Are You Smarter Than a Vet Student: Take Two

Photo © Susannah Kay

Back by popular demand is, “Are You Smarter Than a Vet Student” a test of your veterinary medical savvy. I welcome your participation.  Please provide me with your responses  at   dr.kay@speakingforspot.com as I  will be choosing three lucky winners to receive a signed copy of either Speaking for Spot or Your Dog’s Best Health . Now, here are your questions. Good luck!

 

1. The most common reason pets receiving heartworm preventive medication develop heartworm infection is because:

a. The heartworm medication has expired.

b. The heartworms become resistant to the preventive medication.

c. The heartworm preventive is not administered as directed.

d. The clever critter spits out the heartworm tablet when their human is not looking.

 

2. Increased thirst can be a symptom of:

a. A hormonal imbalance.

b. Kidney failure.

c. Liver disease.

d. All of the above.

 

3. The wetness and coolness of a dog’s nose is helpful in determining:

a. Whether or not he is feeling well.

b. Whether or not he has a fever.

c. Both a and b.

d. None of the above.

 

4. You’ve just noticed that your dog is acting strangely. He ate dinner normally, but now seems lethargic. You take his temperature and determine that he has a fever. It is 9:00 at night. What should you do?

a. Give him one adult strength aspirin and continue to monitor him through the night.

b. Give him an ice water bath and continue to monitor him through the night.

c. Head to your local emergency clinic.

d. Contact your “on call” family veterinarian or local veterinary emergency hospital for advice.

 

5. Tick-borne diseases such as Lyme disease, Rocky Mountain Spotted Fever, and Ehrlichia:

a. Occur whenever a dog is bitten by a tick that is infected with one of these diseases.

b. Are usually curable when diagnosed early and treated appropriately.

c. Can be contagious from dog to dog.

d. All of the above.

 

6. By law, which one of the following is not required to appear on the label of your pet’s prescription medication:

a. The expiration date of the medication.

b. Your pet’s name.

c. Your pet’s date of birth.

d. Your last name.

 

7. Hypothyroidsim (inadequate production of thyroid hormone) in dogs:

a. Can be diagnosed via blood tests in conjunction with the dog’s symptoms..

b. Can be diagnosed based on classic symptoms and physical examination findings.

c. Should be suspected in any dog who is overweight.

d. All of the above.

 

8. A pregnant woman should not clean the litter box because:

a. Cat urine contains metabolites that can be harmful to the developing fetus.

b. Tapeworm segments within the feces can be harmful to the developing fetus.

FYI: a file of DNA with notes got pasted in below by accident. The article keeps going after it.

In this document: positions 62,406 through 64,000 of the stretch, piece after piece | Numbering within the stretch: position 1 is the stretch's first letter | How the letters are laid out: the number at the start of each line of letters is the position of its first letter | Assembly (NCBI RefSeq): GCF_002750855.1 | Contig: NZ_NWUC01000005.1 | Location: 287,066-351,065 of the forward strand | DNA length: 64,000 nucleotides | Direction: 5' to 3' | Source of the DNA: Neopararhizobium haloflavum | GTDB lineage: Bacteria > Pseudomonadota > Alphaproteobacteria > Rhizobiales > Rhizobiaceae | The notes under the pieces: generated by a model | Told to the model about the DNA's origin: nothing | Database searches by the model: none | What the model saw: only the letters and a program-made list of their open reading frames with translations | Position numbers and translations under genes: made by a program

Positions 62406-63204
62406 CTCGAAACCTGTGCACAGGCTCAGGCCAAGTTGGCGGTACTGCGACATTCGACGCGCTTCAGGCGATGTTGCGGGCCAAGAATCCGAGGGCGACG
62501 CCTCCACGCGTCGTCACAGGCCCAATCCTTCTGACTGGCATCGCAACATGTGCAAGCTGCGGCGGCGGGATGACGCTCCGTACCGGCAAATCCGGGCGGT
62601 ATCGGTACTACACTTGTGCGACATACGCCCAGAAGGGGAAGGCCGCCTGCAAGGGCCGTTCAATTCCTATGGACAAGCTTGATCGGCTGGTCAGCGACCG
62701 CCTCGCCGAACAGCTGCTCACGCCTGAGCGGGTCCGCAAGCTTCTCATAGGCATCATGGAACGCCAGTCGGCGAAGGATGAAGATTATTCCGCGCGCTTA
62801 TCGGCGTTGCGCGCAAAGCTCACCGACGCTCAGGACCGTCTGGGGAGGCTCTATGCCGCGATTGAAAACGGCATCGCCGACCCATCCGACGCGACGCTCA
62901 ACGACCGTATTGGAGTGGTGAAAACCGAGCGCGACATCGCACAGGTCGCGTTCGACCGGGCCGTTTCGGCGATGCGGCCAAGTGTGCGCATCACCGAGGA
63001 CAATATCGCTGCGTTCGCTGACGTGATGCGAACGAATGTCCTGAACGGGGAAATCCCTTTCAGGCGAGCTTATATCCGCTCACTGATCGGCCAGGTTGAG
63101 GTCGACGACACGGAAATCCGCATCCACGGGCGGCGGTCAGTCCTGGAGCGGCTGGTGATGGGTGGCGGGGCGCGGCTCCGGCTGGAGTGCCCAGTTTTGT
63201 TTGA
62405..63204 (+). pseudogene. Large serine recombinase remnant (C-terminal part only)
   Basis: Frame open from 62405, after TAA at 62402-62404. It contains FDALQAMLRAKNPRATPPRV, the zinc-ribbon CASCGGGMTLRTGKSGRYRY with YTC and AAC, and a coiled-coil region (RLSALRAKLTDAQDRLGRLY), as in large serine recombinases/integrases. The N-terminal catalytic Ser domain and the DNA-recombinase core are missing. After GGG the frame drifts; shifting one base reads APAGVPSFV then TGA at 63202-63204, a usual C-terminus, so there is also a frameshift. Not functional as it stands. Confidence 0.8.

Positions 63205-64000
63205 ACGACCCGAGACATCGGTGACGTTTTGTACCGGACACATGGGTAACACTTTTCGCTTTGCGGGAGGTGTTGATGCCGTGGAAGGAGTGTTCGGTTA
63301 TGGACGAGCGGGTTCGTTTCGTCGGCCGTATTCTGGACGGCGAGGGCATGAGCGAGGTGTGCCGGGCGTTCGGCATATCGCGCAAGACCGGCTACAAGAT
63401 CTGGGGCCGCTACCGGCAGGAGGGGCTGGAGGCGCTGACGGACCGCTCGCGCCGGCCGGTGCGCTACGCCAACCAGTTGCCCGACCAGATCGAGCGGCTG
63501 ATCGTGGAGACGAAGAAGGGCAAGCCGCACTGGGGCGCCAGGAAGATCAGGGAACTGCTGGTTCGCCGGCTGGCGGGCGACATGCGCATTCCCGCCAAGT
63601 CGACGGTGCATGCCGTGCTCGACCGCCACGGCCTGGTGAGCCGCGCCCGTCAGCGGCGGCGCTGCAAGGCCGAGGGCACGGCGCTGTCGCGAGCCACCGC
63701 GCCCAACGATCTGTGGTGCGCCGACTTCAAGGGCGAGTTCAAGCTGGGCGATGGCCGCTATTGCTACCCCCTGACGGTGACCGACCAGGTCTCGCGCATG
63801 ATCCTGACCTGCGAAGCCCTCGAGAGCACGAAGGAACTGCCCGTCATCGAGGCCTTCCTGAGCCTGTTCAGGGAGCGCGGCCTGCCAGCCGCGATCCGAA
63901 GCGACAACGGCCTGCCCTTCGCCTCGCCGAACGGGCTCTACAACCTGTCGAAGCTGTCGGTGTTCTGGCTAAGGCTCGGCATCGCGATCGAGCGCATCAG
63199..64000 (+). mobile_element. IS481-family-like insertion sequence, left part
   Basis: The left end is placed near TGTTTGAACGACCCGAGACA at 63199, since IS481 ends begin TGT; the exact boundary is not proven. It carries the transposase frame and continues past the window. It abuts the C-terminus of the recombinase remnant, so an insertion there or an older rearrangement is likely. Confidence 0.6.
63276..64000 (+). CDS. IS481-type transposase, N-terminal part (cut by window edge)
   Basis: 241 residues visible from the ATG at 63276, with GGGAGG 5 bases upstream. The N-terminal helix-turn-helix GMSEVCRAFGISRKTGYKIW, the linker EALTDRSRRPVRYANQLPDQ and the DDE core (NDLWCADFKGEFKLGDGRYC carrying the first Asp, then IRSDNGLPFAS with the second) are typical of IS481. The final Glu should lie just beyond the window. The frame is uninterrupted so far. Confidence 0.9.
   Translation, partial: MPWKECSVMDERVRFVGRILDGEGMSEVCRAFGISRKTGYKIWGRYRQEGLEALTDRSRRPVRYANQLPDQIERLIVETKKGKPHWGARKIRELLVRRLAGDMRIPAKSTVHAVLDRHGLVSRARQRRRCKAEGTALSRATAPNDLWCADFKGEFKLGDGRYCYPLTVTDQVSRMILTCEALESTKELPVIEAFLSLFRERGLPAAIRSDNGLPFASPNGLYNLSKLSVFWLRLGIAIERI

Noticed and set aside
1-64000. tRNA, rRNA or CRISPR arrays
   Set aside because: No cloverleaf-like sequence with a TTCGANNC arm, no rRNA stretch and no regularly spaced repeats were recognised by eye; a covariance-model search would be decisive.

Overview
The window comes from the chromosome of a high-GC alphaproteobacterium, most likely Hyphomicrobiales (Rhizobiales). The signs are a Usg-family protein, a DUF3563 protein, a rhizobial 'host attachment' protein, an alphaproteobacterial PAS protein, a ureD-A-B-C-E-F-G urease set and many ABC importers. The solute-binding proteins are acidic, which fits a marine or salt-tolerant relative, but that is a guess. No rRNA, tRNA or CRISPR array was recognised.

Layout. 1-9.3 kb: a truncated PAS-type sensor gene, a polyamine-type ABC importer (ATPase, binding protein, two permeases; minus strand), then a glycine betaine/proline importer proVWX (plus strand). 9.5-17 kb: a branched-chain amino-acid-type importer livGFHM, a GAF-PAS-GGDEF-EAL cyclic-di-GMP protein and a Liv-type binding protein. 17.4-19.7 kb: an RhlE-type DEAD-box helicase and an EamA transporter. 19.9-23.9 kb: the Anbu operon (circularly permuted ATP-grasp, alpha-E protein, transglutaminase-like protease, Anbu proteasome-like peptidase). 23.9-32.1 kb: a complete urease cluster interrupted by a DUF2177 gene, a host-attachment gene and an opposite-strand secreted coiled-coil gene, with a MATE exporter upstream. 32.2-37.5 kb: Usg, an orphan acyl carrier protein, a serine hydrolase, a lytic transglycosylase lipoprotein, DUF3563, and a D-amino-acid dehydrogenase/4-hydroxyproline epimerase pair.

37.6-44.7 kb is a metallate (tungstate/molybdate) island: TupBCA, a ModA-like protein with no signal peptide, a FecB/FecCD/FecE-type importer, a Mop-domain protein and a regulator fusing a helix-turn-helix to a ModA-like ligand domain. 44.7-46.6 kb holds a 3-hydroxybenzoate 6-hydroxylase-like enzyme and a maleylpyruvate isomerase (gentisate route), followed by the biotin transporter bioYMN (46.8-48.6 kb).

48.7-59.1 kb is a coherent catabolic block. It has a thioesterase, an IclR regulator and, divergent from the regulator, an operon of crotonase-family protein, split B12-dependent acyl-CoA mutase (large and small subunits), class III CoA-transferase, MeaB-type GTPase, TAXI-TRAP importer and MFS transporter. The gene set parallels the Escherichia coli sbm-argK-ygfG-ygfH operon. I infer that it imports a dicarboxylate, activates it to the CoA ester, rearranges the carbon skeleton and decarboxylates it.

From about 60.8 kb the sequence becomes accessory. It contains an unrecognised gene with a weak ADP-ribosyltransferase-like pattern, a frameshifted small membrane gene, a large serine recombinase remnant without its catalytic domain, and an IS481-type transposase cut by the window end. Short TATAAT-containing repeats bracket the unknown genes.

c. Toxoplasma organisms within the feces can be harmful to the developing fetus.

d. Pregnant women deserve to avoid unsavory housekeeping tasks.

 

Send your responses to me at Dr.Kay@SpeakingforSpot.com. I will provide the answers and along with the names of the lucky book winners in one week.

Best wishes,

Nancy Kay, DVM

Diplomate, American College of Veterinary Internal Medicine
Author of Speaking for Spot: Be the Advocate Your Dog Needs to Live a Happy, Healthy, Longer Life
Author of Your Dog’s Best Health: A Dozen Reasonable Things to Expect From Your Vet
Recipient, Leo K. Bustad Companion Animal Veterinarian of the Year Award
Recipient, American Animal Hospital Association Animal Welfare and Humane Ethics Award
Recipient, Dog Writers Association of America Award for Best Blog
Recipient, Eukanuba Canine Health Award
Recipient, AKC Club Publication Excellence Award
Become a Fan of Speaking for Spot on Facebook

Please visit http://www.speakingforspot.com to read excerpts from Speaking for Spot and Your Dog’s Best Health.   There you will also find “Advocacy Aids”- helpful health forms you can download and use for your own dog, and a collection of published articles on advocating for your pet’s health. Speaking for Spot and Your Dog’s Best Health are available at www.speakingforspot.com, Amazon.com, local bookstores, and your favorite online book seller.

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4 Comments on “Are You Smarter Than a Vet Student: Take Two

  1. 1 – c
    2 – d
    3 – d (at least not typically, without other signs)
    4 – c or d, depending on how high the fever is and how lethargic he is. Would prefer taking the dog in the next day, though, in any case
    5 – b
    6 – c
    7 – a
    8 – c (I guess, not a cat person)

  2. Fun!

    OK, I’ll give it a whirl …

    Here are mine:

    1. C
    2. D
    3. D
    4. C
    5. B
    6. C
    7. D
    8. C

    :-)

    Best,
    Arliss P.